Book - 2019
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Taking us nearly from pole to pole-from modern megacities to some of the most remote regions on the earth-and across decades of lived experience, Barry Lopez, hailed by the Los Angeles Times Book Review as "one of our finest writers," gives us his most far-ranging yet personal work to date, in a book that moves indelibly, immersively, through his travels to six regions of the world: from Western Oregon to the High Arctic; from the Galápagos to the Kenyan desert; from Botany Bay in Australia to finally, unforgettably, the ice shelves of Antarctica. As he takes us on these myriad travels, Lopez also probes the long history of humanity's quests and explorations, including the prehistoric peoples who trekked across Skraeling Island in northern Canada, the colonialists who plundered Central Africa, an enlightenment-era Englishman who sailed the Pacific, a Native American emissary who found his way into isolationist Japan, and today's ecotourists in the tropics. Throughout his journeys-to some of the hottest, coldest, and most desolate places on the globe-and via friendships he forges along the way with scientists, archaeologists, artists and local residents, Lopez searches for meaning and purpose in a broken world.
Publisher: New York : Alfred A. Knopf, 2019.
Edition: First edition.
ISBN: 9780394585826
Characteristics: xiv, 572 pages : illustrations, maps ; 25 cm.


From Library Staff

From pole to pole and across decades of lived experience, Lopez delivers his most far-ranging, yet personal, work to date. Horizon moves indelibly, immersively, through the author's travels to six regions of the world: from Western Oregon to the High Arctic; from the Galápagos to the Kenyan deser... Read More »

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Oct 08, 2020

This is Lopez’s magnum opus, the result of his life’s work and the most influential book I’ve read in a long time. I'm a long time reader of Mr. Lopez, but this book rocked my point of view. What can I say? This is the best book of the year, best book of the century. Wide ranging from Skraeling Island to Antarctica, Australia to Africa, Lopez’s lyrical writing is a joy, his perspective of history is unique and compassionate, his clarity of vision is stunning. Especially memorable is his description of diving off the Ross Ice Shelf. If you haven't yet read this gem, you're in for a real treat.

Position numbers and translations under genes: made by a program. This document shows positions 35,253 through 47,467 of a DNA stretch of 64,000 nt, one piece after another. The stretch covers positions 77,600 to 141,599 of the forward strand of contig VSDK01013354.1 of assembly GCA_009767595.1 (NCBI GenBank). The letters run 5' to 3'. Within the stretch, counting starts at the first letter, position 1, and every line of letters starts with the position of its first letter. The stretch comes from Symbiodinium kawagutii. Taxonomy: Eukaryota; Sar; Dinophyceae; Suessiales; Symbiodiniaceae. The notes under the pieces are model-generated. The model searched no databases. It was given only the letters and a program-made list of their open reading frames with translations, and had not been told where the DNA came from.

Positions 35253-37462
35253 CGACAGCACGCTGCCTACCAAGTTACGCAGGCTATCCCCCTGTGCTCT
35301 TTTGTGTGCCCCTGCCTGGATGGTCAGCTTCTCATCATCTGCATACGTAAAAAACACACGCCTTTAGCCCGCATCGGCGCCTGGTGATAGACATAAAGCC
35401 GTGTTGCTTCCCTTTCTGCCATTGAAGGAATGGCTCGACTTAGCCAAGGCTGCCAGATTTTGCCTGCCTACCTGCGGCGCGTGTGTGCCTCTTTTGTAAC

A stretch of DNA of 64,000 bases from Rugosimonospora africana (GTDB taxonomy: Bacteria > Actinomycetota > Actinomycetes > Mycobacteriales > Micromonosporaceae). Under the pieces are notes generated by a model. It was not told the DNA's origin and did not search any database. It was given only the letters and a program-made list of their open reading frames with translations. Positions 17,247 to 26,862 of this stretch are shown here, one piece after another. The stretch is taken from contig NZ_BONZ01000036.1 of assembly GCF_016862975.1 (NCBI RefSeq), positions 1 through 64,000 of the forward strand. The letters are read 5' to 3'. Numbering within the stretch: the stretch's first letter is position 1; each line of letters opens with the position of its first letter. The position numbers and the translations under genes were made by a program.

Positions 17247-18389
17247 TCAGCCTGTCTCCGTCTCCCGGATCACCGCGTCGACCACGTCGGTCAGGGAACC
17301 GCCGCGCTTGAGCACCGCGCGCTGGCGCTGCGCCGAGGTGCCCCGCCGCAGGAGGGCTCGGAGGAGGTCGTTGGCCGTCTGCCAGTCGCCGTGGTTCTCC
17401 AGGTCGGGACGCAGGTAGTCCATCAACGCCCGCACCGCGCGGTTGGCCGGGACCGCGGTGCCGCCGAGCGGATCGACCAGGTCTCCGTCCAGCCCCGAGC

Jul 08, 2020

Horizon covers six places Mr Lopez has visited over the years. Some places he has returned to several times. He is a master of poetic description and wonderfully evokes the sense of being there, whether he is looking for meteorites in Antarctica or camping near a clearcut on the Oregon coast, overlooking Cape Foulweather. Each place also serves as a jumping off point for a wide range of musings and speculations covering history, science, the glory and foolishness of exploration, western civilization’s impact on the world, and his own personal successes and failures among other topics. My only criticism is he can switch topics so often in the space of a few paragraphs that it becomes disorienting. Overall, highly recommended.

May 13, 2020

Nature writer Lopez revisits most of the world’s continents that have been scenes of his study and writing in his long career, all while asking those eternal questions ‘who am I?’ and ‘why am I here?’

This is a book to read slowly. There’s so much to contemplate and savor to say nothing of what I learned. Our need as a people to connect and empathize with each other is the thread binding all the book’s many subjects together. Brilliant.

Jan 09, 2020

I thought the below comment was pretty dismissive of one of our great nature writers. Yes, it's a "privilege" to travel and write, but I don't think Barry Lopez's extensive travels (Australia, Antarctica, Kenya) are mere self-indulgence. He seeks to experience and understand nature and our relationship to nature and then, like all good writers, convey that experience to his readers. He does approach it in a more intuitive and personal way rather than a scientific (not that he doesn't appreciate it) way. It does run a little long (over 500 pages), but few people write as eloquently and lyrically about nature as he does. Also, he lives in Oregon.

Jun 17, 2019

As a memoir, it is a disappointment. Although not intended, the listing of a series of trips and explorations, just becomes a list of "look at me and my life of privilege". He's gone to dozens or hundreds of places where none of us will ever get a chance to go. In doing so he has contributed more to global warming and pollution than a hundred normal people. And worst of all, he has done all of this on other people's dimes; he went to the Arctic and got to pretend to be an archeologist, he got to go to Africa to pretend to be a an human anthropologist, he got to go to Antarctica to pretend to be pretend to be a meteorologist searching for bits from outer space. All this imposing on real professionals and diverging resources from real science so that he can write little written beatific messages to us, the great unwashed. Complete with 6 pages of acknowledgements it reads as a catalog of an indulged life. Am I jealous, yes, I'd give an arm for just one of these opportunities.


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